Although the controversial medical savings account concept lost a staunch congressional supporter with Senator Robert Dole's announced resignation from the Senate, the next step for the pending health reform measure — a House-Senate con- ference committee — has not changed. The conferees had not been appointed at this writing, but composition of the conference committee is of sharp importance to proponents of reform, witness Massachusetts Democrat Edward M. Kennedy's earlier opposition to a Dole-suggested roster.

The original, fairly innocuous bill — to require insurance companies to offer individual policies to workers who had been insured a minimum of 18 months on the job — has ballooned into two widely differing measures, loaded with tax and policy amendments. Pivotal are amendments contained in the House of Representatives version to allow people to establish tax-free medical savings accounts to pay dollar-one costs on high- deductible policies and a Senate amendment to force insurance companies to provide mental health benefits roughly on parity with physical health coverage.

As a result of these and other provisions with tax consequences, such as allowing the self-employed to deduct more of their insurance premiums (Senate version), almost any version the conferees come up with would cost the government as much as $7.9 billion. That money would have to be found somewhere. For example, to offset the $5.7 billion mental health parity amendment, the Senate voted money-saving changes in tax treatment of foreign trusts and repeal of the bad debt reserve deduction for thrifts.

Although Sen. Dole backed MSAs, the provision was deleted on the Senate floor. President Clinton has promised to veto the bill if it hits his desk containing MSAs.

As for the mental health parity provision, the heavy hitters in the business community blanched, claiming the amendment would jack up premiums as much as 11 percent. Actor/director Woody Allen even got dragged into it. What if a company had had to pay for his 30 years in therapy?, foamed one disputant. "People don't go to psychiatrists for the fun of it," another replied.

Dole called the provision "very, very expensive," and his fellow Kansas Republican Nancy Kassebaum, who is retiring and wants this measure to pass as a farewell coup, also wishes mental health parity could be taken up "at another time."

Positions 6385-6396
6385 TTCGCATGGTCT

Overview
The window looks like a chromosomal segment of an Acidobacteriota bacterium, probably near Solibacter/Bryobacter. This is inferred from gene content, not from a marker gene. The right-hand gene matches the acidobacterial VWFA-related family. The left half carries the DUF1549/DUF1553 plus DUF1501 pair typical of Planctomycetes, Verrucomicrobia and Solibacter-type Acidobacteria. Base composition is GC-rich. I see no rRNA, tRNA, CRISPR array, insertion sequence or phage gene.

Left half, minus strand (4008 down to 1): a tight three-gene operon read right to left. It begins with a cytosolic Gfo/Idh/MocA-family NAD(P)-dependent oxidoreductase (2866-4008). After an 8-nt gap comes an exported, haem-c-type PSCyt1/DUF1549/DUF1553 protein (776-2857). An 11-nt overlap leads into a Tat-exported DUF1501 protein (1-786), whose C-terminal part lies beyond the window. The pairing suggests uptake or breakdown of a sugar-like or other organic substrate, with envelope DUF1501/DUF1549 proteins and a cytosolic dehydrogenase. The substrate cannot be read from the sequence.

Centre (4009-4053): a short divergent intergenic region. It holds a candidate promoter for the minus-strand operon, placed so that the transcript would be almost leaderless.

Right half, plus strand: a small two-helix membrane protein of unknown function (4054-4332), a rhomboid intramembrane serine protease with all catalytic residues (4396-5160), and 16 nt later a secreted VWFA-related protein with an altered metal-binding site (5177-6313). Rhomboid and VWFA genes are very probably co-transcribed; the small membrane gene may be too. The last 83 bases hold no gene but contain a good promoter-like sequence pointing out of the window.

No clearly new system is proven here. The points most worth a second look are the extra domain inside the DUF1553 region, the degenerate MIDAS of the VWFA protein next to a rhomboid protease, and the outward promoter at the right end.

Medicare Fund Now Due To Go Belly-Up Sooner

"Part A," the Medicare trust fund that pays the bills for 37 million elderly and disabled people, is the sick man of Washington, according to the Congressional Budget Office. CBO is now saying the trust fund will dry up a year sooner than expected, in 2001, with a deficit of $28.1 billion. The villains are smaller-than-expected payroll tax collections and larger-than-foreseen hospital admission rates.

Amid calls for the president to "do something," the White House pointed out that its budget proposals contain more than enough savings to keep Medicare afloat for another decade. Alert readers will recall that the Republicans' balanced budget plan had contained enough cuts to keep the plan in the black until 2012, but the president vetoed the bill. Don't think that hasn't come up.

Testifying before the House Ways and Means Committee, CBO's assistant director for budget analysis, Paul N. Van de Water, recommended a 25-percent payroll tax increase beginning in January and a program cut of 3.5 percent. He, of course, is not a politician.

"Ratcheting down on provider payments," warns one observer, "will not be enough. Everything needs to be put on the table."

'McData' Project Seeks To Bridge Information Gaps

Medicare and Medicaid patients increasingly are being nudged into managed care plans. The Medicaid-Medicare Common Data project, known as "McData," is an effort to compile the information needed to set payment rates and measure the effectiveness of preventive care and other programs, as well as to monitor fraud and abuse. The information collected will be used by state agencies as well as the federal government.

The problem is that states with waivers from the Health Care Financing Administration allowing them to run statewide Medicaid demonstration projects use different methods of collecting data. This makes state-by-state comparisons of experience difficult if not meaningless. In the case of Medicare, an analysis of fee-for-service bills can identify health trends, but under Medicare, HCFA does not receive itemized bills and thus cannot collect data on the health trends affecting recipients.